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Barak retreats over 'tax reforms'
A THREATENED general strike by Israeli workers has forced the coalition government of prime minister Ehud Barak to back down on his so-called 'tax reform'. MANDY RABIN of Maavak Sozialisti (CWI, Israel) reports:
BARAK HOPED to use the proposed tax reforms to notch up at least one achievement for his coalition, paralysed by internal conflicts and stumbling from disaster to disaster. Instead, the reforms have only served to increase the government's unpopularity, and Barak has been forced to back down.
The tax reform proposals were published amid ecstatic declarations by the government and media of how they would reduce social inequality and increase taxation on capital. The Finance Ministry even declared that 95% of families would be better off.
Despite this propaganda, 60% of Israeli workers opposed the reforms before even having seen them, having learnt through bitter experience that government proposals only mean bad news for workers.
Reacting to workers' opposition to the reforms, the government wasted 3.5 million shekels on a media campaign to convince us of how wonderful they are, to no avail.
The Histadruth trade union leadership declared a struggle against sections of the reform that proposed to introduce taxation on workers' savings plans and on shift workers, and to cancel tax exemptions for working women. But instead of the demand being for the outright cancellation of these measures, it was only for Amir Peretz, the Histadruth leader, to be involved in discussions on them.
Therefore, a general strike planned by the Histadruth was called off at the last minute, after the Finance Minister agreed to enter into discussions with Peretz.
At a rally of 3,000 workers, Peretz declared this a victory for workers, won due to the opposition of the workers themselves. While it is true that the government backed down in the face of workers' anger and the threat of a general strike, the retreat was partly due to the government's own weakness and instability.
The Barak coalition government is highly unpopular after failing to deliver on election promises, the economy is mired in recession, the peace talks with Syria's late President Assad failed and the coalition is in crisis.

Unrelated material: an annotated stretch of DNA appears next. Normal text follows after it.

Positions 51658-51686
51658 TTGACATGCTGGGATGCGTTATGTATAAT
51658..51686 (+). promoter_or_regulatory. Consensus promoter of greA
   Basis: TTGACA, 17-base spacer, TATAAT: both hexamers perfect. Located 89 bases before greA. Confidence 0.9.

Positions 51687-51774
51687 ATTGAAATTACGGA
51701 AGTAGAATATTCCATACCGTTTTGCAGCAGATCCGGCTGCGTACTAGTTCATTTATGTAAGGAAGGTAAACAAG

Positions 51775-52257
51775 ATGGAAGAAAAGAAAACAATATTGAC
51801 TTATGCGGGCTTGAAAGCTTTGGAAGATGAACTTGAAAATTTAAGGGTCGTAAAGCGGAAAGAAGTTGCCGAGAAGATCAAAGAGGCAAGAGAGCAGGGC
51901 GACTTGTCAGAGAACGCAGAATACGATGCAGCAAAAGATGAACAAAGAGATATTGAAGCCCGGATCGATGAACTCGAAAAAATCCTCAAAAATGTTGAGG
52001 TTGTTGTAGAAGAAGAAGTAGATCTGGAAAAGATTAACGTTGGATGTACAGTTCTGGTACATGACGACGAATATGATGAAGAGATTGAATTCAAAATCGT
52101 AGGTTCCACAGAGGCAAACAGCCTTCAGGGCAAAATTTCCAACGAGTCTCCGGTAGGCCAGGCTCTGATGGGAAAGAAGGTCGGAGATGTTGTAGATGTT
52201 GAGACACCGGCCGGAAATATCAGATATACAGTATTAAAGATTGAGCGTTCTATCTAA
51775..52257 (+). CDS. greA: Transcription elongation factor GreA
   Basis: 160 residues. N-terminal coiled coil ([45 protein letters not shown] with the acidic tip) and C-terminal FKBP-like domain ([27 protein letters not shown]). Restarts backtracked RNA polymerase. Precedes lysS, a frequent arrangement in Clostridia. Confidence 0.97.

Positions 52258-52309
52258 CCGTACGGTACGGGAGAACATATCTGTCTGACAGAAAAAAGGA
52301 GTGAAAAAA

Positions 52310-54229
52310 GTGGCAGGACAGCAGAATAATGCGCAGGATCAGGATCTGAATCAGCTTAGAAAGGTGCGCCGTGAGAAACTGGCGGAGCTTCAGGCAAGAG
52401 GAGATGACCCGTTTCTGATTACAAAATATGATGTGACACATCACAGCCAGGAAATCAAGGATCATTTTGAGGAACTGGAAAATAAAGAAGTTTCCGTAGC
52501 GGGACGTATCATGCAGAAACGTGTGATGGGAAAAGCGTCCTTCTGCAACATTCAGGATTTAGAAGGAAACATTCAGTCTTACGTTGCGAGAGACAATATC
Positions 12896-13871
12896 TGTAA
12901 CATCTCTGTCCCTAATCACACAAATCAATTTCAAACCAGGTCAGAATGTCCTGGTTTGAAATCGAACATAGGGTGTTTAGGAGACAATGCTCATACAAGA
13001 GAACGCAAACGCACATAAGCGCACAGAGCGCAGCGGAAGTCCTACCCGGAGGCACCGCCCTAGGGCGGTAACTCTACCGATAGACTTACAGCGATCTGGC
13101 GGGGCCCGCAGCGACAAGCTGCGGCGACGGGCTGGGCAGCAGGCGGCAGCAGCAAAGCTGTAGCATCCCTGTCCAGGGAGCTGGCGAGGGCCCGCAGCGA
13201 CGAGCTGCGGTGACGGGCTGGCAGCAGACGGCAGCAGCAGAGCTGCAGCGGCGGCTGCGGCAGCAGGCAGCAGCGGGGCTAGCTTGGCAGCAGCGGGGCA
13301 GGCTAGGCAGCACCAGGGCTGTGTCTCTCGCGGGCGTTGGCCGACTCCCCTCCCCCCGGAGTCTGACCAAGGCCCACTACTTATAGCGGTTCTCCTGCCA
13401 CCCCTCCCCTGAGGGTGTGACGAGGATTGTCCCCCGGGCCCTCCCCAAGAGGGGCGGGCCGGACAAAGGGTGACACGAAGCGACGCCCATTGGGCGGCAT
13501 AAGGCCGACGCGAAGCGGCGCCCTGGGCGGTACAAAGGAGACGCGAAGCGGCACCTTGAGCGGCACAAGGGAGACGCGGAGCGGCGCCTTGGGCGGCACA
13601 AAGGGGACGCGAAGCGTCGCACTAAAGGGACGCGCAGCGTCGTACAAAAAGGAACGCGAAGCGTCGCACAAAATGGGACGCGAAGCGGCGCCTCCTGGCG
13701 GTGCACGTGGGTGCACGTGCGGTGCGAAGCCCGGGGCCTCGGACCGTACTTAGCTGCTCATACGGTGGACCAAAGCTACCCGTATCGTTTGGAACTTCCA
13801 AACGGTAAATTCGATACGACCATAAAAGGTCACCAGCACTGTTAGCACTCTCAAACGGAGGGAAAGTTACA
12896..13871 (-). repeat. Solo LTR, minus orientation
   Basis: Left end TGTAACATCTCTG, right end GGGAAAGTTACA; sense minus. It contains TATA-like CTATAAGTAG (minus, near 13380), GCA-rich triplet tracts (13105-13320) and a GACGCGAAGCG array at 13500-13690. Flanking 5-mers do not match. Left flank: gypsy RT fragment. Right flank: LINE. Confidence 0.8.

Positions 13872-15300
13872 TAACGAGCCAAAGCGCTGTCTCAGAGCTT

Maavak Sozialisti has been calling on workers not only to struggle against the most odious sections of the reform, but to oppose the bosses' tax reforms with workers reforms - to abolish subsidies to big business, increase taxation on capitalists and nationalise companies that sack workers as a result of these measures.
In this way, the trend of moving the tax burden from the bosses onto the backs of workers that has taken place over the past 15 years could be reversed.
We have warned against workers sitting back while Histadruth leaders discuss with Finance Ministry officials and are calling instead for the active mobilizing of rank-and-file workers in struggle.
In the past, striking workers have returned to work, only to discover that the Histadruth leadership has sold them out. Therefore, we are also calling for no return to work until the terms have been agreed by the majority of workers.
We have leafleted workplaces and distributed 2,500 leaflets at the Histadruth rally. At this rally, we also called on workers to actively support the struggle of workers at the Yedioth Aharonoth newspaper (see last week's Socialist), and for united workers' defence against the vicious attacks on Yedioth workers by management thugs, in an attempt to smash their union.
As a result of our intervention, we are now widely known by workers, especially at Yedioth, where we have gained the respect and support of workers despite political attacks on us by union leaders.
Messages of support to: Haim Meiri, Workers' Committee, Yedioth Aharonoth, c/o Histadruth, Fax: 00 972 3 696 9296. (Please mention that you heard of the strike from Maavak Sozialisti.)
e-mail copies to Maavak Sozialisti: firstname.lastname@example.org
In The Socialist 16 June 2000: